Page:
Is Japan on your list for destinations for vacations yet? I worked in Japan on three separate occasions. The first time I stayed in a hotel. It was nice but it was limiting when you are staying for months at a time. I remember when I ordered pizza to be delivered to the hotel and the hotel told the driver to go away. I guess I wasn’t supposed to have pizza delivered because it was a nice hotel.
The next two times, I had an apartment which had a kitchen, living room, dining room, etc. Madeline was able to live with me on those two occasions so that was much better. We both loved being in Japan and soaking up the culture. What we thought was very interesting was the cherry blossom season. It’s something that is celebrated all over Japan – not just in Tokyo.
Sakura in Tokyo was always a special time to be in the city. Spring in Japan is known as sakura, or Japanese cherry blossom season. While flowers and nature are enjoyed year-round, most say that Japan is at its best during the Spring season when all the usual parks and temples are enhanced with thousands of Japanese cherry blossom petals in the background.
Madeline took this photo at Shinjuku Gyoen National Garden, which is near the financial center of Tokyo. You can see people just sitting beneath the petals so they can gaze up and see the beauty.
In the Shinjuku Gyoen National Garden, they do not allow alcohol on the grounds so it is a much quieter spot to feel connected to sakura.
The cherry blossoms bloom is brief, and the Japanese simply love this time of year. I remember visiting parks and waterways on the weekend or even before or after work. The Japanese cherish this time, and some will stay in a park long past dark on a blanket, drinking sake.
For a brief window each spring, Japan’s parks, gardens, and canal-sides blush with fleeting blooms of pink and white. The above picture is along the Meguro river. The falling petals are signaling the coming of longer, warmer days and beckoning people outside to shake off the winter doldrums. Spring has sprung!
There are so many colors to see. The above photos show the vibrant green, white and pink blossoms in the Shinjuku Gyoen National Garden. Everywhere you look, there is color and beauty.
Sakura is very significant to the Japanese culture. In addition to the beauty of its pale pink petals and its prevalence in Japan, the blossom is known for its distinctively short lifespan.
This picture was taken at the Nakameguro Canal which is a very popular sakura spot in Tokyo.
Once the sakura tree begins to flower, its delicate blooms will last only for a week or two before the “sakura snow” falls to the ground or is carried off by the breeze. In the photo above, the petals landed in a pond within a sculpture garden.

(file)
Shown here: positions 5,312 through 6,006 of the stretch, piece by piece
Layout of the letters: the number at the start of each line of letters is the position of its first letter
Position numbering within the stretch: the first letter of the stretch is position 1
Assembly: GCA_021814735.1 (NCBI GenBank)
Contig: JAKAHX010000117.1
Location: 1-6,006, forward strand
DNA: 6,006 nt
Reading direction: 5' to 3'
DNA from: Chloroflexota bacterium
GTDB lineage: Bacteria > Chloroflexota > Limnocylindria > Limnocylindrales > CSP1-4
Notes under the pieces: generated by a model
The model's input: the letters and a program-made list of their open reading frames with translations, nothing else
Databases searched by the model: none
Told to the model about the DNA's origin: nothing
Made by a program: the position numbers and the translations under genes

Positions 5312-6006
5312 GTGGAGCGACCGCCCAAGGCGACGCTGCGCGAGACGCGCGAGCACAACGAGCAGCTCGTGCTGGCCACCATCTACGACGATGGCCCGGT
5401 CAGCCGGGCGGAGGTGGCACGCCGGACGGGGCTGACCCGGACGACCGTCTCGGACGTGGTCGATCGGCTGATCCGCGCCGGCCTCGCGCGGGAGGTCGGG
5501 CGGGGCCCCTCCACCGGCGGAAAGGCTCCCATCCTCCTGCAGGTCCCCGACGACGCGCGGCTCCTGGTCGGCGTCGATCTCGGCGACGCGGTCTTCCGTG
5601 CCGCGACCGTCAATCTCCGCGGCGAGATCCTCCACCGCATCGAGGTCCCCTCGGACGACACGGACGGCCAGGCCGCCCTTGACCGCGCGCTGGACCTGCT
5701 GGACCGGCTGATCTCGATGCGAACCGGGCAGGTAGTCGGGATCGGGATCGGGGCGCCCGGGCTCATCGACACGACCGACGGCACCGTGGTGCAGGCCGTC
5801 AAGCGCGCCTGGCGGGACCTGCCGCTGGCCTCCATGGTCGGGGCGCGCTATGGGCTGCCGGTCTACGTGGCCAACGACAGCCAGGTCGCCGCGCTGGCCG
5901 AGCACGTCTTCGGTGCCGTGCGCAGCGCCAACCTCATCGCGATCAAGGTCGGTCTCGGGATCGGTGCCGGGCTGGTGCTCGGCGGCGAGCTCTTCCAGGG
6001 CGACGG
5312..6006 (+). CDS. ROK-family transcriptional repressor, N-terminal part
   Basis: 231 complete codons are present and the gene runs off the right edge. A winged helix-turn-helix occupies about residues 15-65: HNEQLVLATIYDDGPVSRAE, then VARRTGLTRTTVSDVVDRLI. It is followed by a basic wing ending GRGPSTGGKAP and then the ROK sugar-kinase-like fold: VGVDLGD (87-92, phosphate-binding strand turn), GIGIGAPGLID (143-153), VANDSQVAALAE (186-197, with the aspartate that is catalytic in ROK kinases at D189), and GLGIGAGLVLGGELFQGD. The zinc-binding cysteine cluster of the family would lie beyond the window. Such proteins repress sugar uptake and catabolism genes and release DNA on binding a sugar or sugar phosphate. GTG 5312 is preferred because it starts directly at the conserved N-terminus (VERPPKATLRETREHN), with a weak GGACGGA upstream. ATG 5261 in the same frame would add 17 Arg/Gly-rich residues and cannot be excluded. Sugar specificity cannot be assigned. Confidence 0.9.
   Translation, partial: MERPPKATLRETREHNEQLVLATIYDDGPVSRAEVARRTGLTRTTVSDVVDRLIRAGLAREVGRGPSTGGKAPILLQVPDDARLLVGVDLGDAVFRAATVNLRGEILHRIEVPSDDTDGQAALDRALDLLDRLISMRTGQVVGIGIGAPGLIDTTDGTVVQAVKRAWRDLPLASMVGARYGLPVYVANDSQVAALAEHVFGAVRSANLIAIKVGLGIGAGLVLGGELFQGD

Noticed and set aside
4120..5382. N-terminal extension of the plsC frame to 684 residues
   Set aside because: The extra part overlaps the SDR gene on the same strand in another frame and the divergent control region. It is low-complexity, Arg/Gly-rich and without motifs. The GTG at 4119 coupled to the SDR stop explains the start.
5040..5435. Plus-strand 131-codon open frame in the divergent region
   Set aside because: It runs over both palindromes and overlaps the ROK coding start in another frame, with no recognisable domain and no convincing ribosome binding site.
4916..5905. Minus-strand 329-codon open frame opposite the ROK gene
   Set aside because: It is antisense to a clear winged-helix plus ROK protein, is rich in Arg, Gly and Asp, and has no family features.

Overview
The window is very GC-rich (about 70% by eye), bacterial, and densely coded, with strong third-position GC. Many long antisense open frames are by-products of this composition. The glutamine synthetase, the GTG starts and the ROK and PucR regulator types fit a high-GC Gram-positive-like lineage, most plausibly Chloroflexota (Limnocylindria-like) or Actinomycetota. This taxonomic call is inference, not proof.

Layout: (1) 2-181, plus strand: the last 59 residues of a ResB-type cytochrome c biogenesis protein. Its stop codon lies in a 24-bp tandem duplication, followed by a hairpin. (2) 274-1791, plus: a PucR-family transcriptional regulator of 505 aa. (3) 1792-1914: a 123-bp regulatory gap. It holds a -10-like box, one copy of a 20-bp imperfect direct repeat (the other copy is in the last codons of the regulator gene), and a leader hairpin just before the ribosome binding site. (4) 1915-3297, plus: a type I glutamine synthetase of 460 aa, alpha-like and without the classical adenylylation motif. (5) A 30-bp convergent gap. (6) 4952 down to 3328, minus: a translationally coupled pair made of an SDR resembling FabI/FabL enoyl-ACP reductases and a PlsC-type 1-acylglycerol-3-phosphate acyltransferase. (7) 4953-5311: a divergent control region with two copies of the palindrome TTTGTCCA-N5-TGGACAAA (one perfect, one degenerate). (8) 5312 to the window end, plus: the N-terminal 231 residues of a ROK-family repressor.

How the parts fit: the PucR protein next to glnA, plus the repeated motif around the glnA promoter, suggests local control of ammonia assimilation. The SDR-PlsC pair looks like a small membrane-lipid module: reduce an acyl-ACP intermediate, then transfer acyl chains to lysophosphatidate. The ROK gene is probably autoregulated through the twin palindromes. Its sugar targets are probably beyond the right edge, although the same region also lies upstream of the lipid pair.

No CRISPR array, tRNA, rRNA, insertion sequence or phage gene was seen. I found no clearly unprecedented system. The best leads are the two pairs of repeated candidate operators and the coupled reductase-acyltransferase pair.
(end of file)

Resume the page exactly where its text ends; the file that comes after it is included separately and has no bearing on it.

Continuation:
Above you can see the petals in the air after a gust of wind blew some of the petals through the air.
Because of this fleeting phenomenon, the flowers have come to represent the relative shortness of one’s life. Life needs to be appreciated regularly. Everyone admires cherry blossoms when they are still beautiful and in bloom with all their petals. They bloom and fade in record time before the eyes of those who contemplate them. With an average duration of two weeks, their time on earth is fleeting, much like the person who admires them.
This is where the Japanese concept of hanami comes in. Hanami is an activity that encourages introspection. In this sense, hanami reminds us that life is short and that we must make the most of it. The season of cherry blossoms also marks the end of one fiscal year and the beginning of the next. It invites each of us to take the time to think about our future desires and projects. Hanami means “flower viewing.” Some hanami events take place at night, with lanterns illuminating the trees. Park lawns large and small become a patchwork quilt of picnic blankets and tarps, as families, friends, and coworkers convene with bento boxes and beer, sake, and sweets.
This picture was taken at Ueno Park where things can get a bit more boisterous. Ueno Park in Tokyo has over 1,000 beautiful sakura trees. When we would visit on a weekend, we might see people still sleeping off their nighttime celebration on a tarp.
Ueno Park has “night hanami”, known as yozakura, is also held. ‘Yo’ means night and ‘zakura’ is the same as ‘sakura’ – meaning cherry blossom. Paper lanterns are hung under the trees to light up the blossoms at night, creating a wonderful effect.
So, if you want a more sedate celebration, you should consider Shinjuku Gyoen National Garden or Nakameguro or Meguro. If you want to party like a local Ueno or Yoyogi Park might be where you want to hang.